You should now be able to open the Atmel Studio and go to the “Tools/Device programming” menu and select the AVRISP mk II. After you click the “Apply” button you should be able to download programs to your AVR target board using the AVRISP mk II programmer. With Arduino IDE, you should be able to perform the “upload using programmer” operation successfully.
However, the “burn Bootloader” will still fail to work with Arduino IDE. The reason lies in the timing during the boot-loader burning operation. Arduino IDE performs two back-to-back access with AVRdude to the AVRispMKII. There is a known issue with early AVRdude which fails to re-open the USB on back-to-back accesses. The issue is that AVRdude in conjunction with the USB communication library closes the USB connection and the AVRISP MkII programmer reboots, then connects to the USB bus again, during which time the “usb” device is not present in the system, hence the error message about not being able to find a USB device. Although this problem could be solved in Arduino IDE, the solution comes from the latest version of AVRdude that you can download from here. AVRdude 6.2 is capable of running back to back operations without resetting the interface. After downloading and unzipping the files, append a .bak extension to both avrdude.exe and avrdude.conf in their respective locations and copy the latest revision of both files in C:\Program Files (x86)\Arduino\hardware\tools\avr\bin and C:\Program Files (x86)\Arduino\hardware\tools\avr\etc.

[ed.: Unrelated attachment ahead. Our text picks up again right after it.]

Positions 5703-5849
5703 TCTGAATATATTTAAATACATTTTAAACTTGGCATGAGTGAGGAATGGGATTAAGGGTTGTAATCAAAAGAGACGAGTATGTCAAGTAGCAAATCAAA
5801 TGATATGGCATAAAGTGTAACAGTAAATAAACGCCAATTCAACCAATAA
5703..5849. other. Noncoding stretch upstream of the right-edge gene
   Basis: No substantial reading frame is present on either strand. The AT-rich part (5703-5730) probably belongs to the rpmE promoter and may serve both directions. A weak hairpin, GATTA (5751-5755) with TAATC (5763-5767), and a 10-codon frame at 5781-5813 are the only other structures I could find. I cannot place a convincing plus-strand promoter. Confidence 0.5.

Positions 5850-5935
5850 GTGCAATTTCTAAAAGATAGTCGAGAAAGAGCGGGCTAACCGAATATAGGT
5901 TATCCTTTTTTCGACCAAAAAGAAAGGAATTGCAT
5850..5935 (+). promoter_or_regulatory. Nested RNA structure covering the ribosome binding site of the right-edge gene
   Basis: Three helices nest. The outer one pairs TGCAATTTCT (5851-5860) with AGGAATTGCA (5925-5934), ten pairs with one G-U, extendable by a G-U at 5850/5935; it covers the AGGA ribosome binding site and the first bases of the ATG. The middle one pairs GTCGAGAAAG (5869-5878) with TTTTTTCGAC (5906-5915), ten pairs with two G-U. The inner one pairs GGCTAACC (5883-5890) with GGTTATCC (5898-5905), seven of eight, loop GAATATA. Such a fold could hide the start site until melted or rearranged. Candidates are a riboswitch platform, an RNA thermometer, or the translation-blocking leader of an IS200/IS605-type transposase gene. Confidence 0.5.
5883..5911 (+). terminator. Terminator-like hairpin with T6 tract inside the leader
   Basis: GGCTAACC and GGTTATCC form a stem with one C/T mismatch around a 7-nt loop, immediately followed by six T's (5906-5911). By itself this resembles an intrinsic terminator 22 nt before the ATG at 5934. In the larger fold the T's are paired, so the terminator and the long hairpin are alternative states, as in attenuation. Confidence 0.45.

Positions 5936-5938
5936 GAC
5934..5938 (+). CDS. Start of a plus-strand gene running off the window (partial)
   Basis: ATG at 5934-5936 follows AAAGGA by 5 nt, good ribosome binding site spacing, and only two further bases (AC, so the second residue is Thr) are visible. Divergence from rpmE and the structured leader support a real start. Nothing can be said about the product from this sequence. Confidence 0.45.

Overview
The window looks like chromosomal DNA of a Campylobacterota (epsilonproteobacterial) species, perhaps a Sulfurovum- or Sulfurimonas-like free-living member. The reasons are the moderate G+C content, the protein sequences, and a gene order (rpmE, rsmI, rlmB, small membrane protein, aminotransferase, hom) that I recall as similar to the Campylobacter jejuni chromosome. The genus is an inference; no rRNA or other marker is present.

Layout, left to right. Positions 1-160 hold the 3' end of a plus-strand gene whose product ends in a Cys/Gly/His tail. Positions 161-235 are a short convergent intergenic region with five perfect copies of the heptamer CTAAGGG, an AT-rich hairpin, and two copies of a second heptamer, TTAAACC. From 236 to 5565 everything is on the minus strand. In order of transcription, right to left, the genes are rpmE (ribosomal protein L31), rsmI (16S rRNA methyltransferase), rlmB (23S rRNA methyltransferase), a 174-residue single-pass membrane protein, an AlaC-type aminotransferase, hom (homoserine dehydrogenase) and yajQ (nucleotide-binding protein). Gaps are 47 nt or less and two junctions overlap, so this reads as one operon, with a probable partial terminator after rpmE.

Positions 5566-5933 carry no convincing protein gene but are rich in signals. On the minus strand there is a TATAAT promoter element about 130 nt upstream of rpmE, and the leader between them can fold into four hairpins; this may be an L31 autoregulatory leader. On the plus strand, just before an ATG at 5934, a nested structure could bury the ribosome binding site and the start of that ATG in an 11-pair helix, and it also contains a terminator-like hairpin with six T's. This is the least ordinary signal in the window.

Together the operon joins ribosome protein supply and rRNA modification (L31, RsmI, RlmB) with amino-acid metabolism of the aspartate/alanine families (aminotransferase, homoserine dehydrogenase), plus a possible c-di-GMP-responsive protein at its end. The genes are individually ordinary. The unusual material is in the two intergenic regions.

You should now be able to perform all operations in Atmel Studio, Visual Studio and Arduino IDE.
Note : Burning the boot-loader could also be performed from Visual Studio (Menu “Tools” / “Device programming”). Check for board details in the board.txt file from Arduino in order to set the appropriate parameters for the target board.